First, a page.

Kiwanis coach encouraging effort, praise - The Fayetteville Observer

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Anthony Alderman hobbled over to the gazebo at Honeycutt Park, a clipboard and papers clasped under his arm and a cup of coffee in his hand.

A knee injury from playing sports now affects his hips.

Alderman was among the first to arrive Saturday morning for the Kiwanis Recreation Center's Opening Day ceremony and slate of ball games.

In years past, the 55-year-old former educator worked with at-risk youth in the New York Department of Education school system.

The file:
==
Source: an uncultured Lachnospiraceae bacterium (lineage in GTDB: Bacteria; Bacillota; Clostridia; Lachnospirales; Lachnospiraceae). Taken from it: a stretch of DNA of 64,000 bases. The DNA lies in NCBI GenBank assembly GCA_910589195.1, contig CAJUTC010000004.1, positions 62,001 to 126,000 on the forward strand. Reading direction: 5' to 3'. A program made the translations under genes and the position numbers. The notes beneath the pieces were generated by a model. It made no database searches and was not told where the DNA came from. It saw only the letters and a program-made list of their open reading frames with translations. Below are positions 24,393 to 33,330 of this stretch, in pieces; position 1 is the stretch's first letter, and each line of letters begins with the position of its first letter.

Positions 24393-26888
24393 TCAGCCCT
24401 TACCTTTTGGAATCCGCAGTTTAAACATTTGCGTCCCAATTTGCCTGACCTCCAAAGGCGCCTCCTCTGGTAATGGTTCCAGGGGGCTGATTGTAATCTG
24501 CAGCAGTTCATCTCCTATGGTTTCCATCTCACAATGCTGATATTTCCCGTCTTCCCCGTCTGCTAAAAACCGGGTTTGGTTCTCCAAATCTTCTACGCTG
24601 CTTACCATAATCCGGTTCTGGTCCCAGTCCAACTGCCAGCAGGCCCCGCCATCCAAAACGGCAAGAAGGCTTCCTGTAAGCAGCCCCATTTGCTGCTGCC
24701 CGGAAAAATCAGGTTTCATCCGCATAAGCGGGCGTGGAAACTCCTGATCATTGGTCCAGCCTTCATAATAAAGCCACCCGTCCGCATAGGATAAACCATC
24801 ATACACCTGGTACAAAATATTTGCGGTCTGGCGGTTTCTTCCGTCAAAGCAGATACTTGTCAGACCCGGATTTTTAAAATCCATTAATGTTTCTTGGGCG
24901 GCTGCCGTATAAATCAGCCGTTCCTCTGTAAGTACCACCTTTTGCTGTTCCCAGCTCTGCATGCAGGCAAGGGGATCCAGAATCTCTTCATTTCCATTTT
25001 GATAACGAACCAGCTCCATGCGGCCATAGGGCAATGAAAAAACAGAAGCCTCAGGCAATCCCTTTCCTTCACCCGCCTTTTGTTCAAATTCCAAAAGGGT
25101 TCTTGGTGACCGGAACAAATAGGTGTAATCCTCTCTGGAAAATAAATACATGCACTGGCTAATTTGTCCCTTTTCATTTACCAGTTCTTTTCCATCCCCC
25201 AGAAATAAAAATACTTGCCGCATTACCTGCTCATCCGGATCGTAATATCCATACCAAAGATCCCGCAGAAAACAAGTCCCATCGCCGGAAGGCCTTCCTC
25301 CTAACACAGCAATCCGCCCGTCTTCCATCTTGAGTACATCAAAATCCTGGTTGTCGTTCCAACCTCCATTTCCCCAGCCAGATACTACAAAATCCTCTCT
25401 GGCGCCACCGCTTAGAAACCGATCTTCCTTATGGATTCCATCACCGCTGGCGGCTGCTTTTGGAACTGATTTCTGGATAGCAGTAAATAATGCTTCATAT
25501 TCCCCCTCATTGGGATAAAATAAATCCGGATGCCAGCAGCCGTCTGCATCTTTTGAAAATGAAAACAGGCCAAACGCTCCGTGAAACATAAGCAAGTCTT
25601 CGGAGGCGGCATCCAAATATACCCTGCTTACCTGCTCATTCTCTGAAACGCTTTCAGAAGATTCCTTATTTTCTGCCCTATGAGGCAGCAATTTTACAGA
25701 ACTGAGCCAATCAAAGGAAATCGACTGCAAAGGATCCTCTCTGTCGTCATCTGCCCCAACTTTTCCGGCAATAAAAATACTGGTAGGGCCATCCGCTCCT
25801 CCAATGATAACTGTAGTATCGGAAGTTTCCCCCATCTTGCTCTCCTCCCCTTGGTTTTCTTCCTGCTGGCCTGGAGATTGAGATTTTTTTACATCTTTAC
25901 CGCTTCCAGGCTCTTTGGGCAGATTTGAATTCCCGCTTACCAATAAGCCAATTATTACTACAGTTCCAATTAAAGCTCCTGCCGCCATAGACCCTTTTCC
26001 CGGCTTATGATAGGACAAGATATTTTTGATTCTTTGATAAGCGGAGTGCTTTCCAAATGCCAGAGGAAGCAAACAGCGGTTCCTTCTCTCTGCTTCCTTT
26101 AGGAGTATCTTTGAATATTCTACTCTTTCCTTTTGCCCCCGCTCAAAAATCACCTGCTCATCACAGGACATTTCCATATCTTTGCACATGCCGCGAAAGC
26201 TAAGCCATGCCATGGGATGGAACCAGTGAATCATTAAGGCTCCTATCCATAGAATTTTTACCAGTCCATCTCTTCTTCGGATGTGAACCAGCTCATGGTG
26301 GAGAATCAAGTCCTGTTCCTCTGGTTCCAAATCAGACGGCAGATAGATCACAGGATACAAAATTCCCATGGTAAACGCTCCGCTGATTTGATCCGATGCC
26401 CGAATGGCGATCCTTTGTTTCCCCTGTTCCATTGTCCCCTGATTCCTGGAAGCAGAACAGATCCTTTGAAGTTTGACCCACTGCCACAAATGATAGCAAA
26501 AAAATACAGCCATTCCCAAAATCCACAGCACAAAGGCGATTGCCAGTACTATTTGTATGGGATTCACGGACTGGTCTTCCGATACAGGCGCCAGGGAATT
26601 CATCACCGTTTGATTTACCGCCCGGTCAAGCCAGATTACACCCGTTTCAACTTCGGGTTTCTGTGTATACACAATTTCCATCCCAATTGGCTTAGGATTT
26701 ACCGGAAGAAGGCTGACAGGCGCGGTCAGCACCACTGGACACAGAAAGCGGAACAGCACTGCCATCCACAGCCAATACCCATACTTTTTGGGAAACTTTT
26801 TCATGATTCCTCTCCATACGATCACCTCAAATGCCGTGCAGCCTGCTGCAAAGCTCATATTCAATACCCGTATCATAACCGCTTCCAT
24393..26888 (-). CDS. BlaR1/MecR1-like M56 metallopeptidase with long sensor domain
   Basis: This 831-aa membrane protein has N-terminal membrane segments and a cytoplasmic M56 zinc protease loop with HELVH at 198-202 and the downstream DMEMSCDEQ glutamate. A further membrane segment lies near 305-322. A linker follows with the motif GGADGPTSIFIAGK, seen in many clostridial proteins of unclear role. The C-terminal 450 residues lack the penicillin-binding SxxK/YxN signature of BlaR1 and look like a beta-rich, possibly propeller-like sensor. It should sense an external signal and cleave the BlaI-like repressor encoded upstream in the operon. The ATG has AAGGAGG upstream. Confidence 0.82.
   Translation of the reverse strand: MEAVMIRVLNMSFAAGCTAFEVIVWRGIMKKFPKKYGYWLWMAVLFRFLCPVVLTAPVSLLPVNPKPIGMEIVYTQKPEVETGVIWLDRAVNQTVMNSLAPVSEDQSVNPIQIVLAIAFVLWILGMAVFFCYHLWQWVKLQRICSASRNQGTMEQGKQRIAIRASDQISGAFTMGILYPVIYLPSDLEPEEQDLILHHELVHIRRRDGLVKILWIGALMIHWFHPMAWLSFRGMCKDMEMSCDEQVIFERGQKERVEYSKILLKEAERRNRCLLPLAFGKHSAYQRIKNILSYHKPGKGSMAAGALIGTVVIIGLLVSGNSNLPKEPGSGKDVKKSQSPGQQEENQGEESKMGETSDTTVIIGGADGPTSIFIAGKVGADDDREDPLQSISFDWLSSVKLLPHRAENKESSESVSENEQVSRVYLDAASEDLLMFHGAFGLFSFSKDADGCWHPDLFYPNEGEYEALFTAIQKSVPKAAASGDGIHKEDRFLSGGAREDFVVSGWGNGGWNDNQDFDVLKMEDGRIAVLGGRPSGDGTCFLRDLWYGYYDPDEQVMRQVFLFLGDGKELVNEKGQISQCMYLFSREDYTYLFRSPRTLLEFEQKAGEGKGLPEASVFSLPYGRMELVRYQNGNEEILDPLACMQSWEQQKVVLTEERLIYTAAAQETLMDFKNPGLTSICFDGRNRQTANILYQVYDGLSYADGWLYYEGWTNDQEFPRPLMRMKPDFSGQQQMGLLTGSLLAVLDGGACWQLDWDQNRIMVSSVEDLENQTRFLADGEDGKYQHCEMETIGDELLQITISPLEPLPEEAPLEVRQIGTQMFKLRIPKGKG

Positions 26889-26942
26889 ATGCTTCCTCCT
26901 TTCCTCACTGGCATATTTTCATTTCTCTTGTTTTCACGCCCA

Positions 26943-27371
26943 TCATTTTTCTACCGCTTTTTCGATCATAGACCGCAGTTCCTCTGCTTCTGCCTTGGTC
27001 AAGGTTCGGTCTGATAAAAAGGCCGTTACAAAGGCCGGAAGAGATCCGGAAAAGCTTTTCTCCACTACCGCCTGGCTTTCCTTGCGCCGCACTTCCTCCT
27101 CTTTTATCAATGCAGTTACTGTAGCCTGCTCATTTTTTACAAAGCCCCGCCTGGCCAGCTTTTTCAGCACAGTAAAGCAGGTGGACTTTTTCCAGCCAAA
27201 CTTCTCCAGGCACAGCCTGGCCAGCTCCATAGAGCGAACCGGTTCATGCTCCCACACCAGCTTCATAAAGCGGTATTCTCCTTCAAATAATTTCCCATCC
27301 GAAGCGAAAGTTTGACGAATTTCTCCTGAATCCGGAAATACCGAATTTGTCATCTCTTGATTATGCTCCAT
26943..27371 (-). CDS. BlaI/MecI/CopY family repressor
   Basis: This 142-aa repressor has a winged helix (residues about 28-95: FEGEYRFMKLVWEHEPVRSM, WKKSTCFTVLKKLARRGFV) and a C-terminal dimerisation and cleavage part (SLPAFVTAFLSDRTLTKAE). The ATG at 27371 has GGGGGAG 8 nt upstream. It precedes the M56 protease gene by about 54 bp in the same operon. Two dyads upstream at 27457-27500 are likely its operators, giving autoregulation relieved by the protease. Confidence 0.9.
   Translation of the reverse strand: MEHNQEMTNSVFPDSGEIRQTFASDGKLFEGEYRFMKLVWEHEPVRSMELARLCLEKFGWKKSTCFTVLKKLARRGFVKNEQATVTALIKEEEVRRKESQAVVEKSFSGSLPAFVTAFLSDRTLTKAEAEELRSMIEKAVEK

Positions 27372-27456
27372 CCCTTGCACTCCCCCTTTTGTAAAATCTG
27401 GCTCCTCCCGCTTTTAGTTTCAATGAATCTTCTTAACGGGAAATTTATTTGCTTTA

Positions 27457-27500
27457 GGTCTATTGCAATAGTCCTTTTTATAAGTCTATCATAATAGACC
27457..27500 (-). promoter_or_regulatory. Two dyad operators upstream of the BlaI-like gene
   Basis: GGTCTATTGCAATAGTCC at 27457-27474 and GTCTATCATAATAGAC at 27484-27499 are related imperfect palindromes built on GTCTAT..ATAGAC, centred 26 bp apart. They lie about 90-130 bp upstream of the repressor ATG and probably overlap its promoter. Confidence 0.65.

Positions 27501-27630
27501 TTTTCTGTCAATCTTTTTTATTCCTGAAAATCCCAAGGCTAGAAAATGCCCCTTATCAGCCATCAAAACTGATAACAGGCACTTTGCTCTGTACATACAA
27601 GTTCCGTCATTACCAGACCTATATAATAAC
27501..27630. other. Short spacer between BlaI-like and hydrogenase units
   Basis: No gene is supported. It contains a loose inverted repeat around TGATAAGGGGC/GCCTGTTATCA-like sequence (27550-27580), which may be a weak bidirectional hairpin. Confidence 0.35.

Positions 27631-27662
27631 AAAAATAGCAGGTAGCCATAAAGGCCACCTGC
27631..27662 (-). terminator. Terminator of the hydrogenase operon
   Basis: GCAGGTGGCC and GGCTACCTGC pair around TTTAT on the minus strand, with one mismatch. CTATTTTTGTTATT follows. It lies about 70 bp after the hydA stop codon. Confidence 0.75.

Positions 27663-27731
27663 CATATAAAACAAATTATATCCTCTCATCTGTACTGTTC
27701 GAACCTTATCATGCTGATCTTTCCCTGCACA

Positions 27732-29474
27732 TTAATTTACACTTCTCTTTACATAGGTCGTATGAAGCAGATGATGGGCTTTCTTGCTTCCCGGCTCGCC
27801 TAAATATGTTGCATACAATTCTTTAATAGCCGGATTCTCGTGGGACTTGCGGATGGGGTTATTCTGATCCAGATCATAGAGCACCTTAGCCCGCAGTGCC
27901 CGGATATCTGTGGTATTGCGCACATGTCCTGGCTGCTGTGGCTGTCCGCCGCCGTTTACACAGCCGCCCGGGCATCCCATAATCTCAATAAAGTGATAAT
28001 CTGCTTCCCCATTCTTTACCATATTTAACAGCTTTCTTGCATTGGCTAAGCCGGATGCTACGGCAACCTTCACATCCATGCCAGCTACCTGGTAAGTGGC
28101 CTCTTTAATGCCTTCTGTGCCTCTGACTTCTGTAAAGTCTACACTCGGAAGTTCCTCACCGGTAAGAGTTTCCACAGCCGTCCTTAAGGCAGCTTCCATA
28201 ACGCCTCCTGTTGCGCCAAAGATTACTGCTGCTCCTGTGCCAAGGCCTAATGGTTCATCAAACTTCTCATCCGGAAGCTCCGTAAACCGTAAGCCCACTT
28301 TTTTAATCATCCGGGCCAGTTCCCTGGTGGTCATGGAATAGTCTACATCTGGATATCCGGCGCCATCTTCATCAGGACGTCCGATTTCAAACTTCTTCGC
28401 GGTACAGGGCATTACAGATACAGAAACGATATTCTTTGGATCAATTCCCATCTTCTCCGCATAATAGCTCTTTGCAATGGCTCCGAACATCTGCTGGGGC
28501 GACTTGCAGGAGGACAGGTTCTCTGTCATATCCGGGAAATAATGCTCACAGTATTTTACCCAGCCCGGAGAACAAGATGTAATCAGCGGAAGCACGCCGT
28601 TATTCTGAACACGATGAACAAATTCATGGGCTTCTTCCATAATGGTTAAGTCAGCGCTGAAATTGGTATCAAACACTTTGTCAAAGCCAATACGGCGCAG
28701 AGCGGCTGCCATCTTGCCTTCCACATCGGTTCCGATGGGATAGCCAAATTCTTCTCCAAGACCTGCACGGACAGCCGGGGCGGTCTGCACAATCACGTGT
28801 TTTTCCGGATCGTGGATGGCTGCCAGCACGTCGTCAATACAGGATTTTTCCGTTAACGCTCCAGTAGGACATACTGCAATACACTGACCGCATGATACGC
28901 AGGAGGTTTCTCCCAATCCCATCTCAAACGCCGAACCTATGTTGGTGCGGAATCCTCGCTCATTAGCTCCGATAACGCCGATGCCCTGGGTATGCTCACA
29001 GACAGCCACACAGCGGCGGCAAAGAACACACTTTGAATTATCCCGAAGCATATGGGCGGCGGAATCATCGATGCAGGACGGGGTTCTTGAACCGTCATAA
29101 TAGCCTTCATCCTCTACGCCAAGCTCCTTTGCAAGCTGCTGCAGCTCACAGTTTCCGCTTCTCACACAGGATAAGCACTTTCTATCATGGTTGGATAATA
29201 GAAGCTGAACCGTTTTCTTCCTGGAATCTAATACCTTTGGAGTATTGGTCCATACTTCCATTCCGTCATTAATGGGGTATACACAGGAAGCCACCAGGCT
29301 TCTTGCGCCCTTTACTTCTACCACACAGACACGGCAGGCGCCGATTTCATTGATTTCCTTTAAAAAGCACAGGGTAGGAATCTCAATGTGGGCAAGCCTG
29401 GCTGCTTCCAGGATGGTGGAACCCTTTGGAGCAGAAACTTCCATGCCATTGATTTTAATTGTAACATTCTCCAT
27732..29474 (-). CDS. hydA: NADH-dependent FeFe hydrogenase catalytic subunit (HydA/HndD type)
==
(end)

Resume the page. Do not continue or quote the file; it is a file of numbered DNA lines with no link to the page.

He has only been in Fayetteville about five months, and is coaching an entry-level T-ball team for the first time. Anthony Shell, his grandson, is on the Kiwanis-based team and Alderman's eldest son, Reshon Shell, is helping out as an assistant coach.

A dozen boys, ages 3 and 4, make up the Braves.

"Baseball was sort of a tradition in my upbringing," Alderman said.

This bunch of youngsters, he said, brings a different dynamic from those he worked with before. "At the same time," he added, "you're dealing with young minds."

Thus far, the Braves have given Alderman a challenge. Some of his players have never before experienced baseball. For some, it marks their first conventional development outside of the home.

"There's no mistakes. No outs. We're just encouraging good effort, and praise," he said of his style of coaching T-Ball. "That's something you can nurture. It's not about the skill. It's not about winning yet."

 

— Michael Futch

 

 

 

 

 

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